The histogram shows a graph of the tones in the image, from black on the left to white on the right. A peak in the graph shows there are a lot of pixels with that tonal value in the image. So, if the histogram shows a peak on the left side, with little after that, it means most of the tones in the image are quite dark and the image is likely underexposed.
Example of an RGB histogram for an image featuring predominantly dark tones
Example of an RGB histogram for an image featuring predominantly light tones
Logically you might think that it is best to try and expose the image so most tones are in the middle of the histogram. That would mean the image is not overly dark, nor overly bright. But if possible (especially if you're photographing in RAW), it actually makes more sense to expose the image as bright as is possible without loosing important highlight detail.
The more light your camera's sensor collects, the less noise will show up in the image. You can then pull back the exposure in image editing / RAW processing software to the correct brightness.
This technique of making the image as bright as possible without overexposing then later pulling the exposure back down is known as ETTR, Expose To The Right. You're trying to expose the image so that the tones in the image appear towards the right side of the histogram.
To adjust the exposure to expose to the right, you can either use manual exposure mode or a semi-automatic exposure mode combined with exposure compensation. I would suggest +2/3 stop exposure compensation to start off with, then take a shot.
Look at the histogram to see if the image is exposed to the right or not. If not (or if it's too much to the right, resulting in loss of highlight detail you want retained), then adjust the exposure to compensate and take another shot. Check that, and then repeat this process until you get an image exposed how you want.
That might sound like a lot of work, but normally you can get it right within two shots. If you want to work quickly, a workaround is to just use exposure bracketing. This allows you to take three photos in a single burst - one exposed as the camera thinks correct, one underexposed, and one overexposed. Then when going through your photos later you can just select whichever one is the brightest while retaining important detail in the highlights. It does mean you take 3x as many photos though, so you'll need a big memory card if you want to always use auto bracketing for your shots.
Image exposed to the right - looking at the histogram you can see the brightest tones (the sky) go nearly to the right edge of the histogram. (If they were against the actual edge it would indicate the highlight data was being lost).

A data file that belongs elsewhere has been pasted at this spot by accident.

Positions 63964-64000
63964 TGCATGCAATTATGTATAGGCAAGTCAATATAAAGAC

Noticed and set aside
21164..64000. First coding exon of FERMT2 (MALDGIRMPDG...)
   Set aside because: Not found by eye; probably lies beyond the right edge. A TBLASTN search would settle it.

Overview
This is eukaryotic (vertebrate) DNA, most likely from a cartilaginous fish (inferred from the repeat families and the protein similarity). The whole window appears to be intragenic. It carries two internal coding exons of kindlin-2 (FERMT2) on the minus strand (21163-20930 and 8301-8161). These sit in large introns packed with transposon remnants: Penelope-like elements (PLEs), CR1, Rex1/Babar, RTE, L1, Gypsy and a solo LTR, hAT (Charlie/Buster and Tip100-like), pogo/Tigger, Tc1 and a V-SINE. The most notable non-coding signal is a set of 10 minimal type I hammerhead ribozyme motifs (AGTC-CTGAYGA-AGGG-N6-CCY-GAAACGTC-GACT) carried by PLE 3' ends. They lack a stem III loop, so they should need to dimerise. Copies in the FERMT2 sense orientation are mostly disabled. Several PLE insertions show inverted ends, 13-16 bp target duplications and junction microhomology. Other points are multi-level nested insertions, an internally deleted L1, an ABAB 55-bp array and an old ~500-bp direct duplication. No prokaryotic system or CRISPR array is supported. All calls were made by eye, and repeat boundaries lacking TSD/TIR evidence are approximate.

Image after applying adjustments to bring the exposure back down
This technique is mainly suited to landscape photography, though it can be used in other forms of photography too. If you're shooting thousands of pictures for an event, you're probably not going to want to use this technique and manually go through all your images pulling back the exposure as necessary for each image.
Another exposure technique is to expose for the highlights. This is where you make sure that any highlight areas of the image in which you want to preserve detail are not over exposed. In strong contrasty light (such as bright daylight), this could result in an image where the highlights are not overexposed but a lot of the rest of the image is underexposed.
Image exposed to make the highlights as bright as possible without loosing details. Because of the large difference in lighting between the highlights and the shadow areas, this has resulted in much of the image being underexposed
By adjusting the exposure when processing the image, we can increase the exposure in the underexposed areas without loosing detail in the highlights
When editing the photo, you then pull up the brightness of the shadows to give a properly exposed image with details in both bright highlights and the shadows. This might sound like the opposite of the ETTR technique. But ETTR is just about making sure you expose the image as brightly as possible without loosing important detail. If exposing the image to keep important detail in bright highlights means the rest of the image is underexposed, then so be it.